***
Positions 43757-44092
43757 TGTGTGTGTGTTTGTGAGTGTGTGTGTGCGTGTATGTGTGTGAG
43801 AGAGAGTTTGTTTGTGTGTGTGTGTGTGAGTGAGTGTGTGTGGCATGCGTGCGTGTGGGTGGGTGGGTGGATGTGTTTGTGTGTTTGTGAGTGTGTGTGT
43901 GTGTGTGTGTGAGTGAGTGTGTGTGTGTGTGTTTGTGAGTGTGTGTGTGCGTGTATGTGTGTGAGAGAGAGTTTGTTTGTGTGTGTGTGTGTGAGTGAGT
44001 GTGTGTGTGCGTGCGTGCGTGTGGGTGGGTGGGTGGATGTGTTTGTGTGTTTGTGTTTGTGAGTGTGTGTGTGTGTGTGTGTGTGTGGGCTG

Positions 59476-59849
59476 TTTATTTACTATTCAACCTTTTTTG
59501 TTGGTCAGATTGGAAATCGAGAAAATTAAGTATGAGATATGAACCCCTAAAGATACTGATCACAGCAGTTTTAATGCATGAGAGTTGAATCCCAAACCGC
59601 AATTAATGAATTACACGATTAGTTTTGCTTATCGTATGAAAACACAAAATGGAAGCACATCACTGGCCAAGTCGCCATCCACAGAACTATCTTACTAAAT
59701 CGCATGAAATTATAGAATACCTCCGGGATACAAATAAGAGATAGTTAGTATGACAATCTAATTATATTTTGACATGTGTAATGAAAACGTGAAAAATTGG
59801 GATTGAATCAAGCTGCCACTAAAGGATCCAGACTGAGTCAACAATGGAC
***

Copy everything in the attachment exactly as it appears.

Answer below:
Positions 43757-44092
43757 TGTGTGTGTGTTTGTGAGTGTGTGTGTGCGTGTATGTGTGTGAG
43801 AGAGAGTTTGTTTGTGTGTGTGTGTGTGAGTGAGTGTGTGTGGCATGCGTGCGTGTGGGTGGGTGGGTGGATGTGTTTGTGTGTTTGTGAGTGTGTGTGT
43901 GTGTGTGTGTGAGTGAGTGTGTGTGTGTGTGTTTGTGAGTGTGTGTGTGCGTGTATGTGTGTGAGAGAGAGTTTGTTTGTGTGTGTGTGTGTGAGTGAGT
44001 GTGTGTGTGCGTGCGTGCGTGTGGGTGGGTGGGTGGATGTGTTTGTGTGTTTGTGTTTGTGAGTGTGTGTGTGTGTGTGTGTGTGTGGGCTG

Positions 59476-59849
59476 TTTATTTACTATTCAACCTTTTTTG
59501 TTGGTCAGATTGGAAATCGAGAAAATTAAGTATGAGATATGAACCCCTAAAGATACTGATCACAGCAGTTTTAATGCATGAGAGTTGAATCCCAAACCGC
59601 AATTAATGAATTACACGATTAGTTTTGCTTATCGTATGAAAACACAAAATGGAAGCACATCACTGGCCAAGTCGCCATCCACAGAACTATCTTACTAAAT
59701 CGCATGAAATTATAGAATACCTCCGGGATACAAATAAGAGATAGTTAGTATGACAATCTAATTATATTTTGACATGTGTAATGAAAACGTGAAAAATTGG
59801 GATTGAATCAAGCTGCCACTAAAGGATCCAGACTGAGTCAACAATGGAC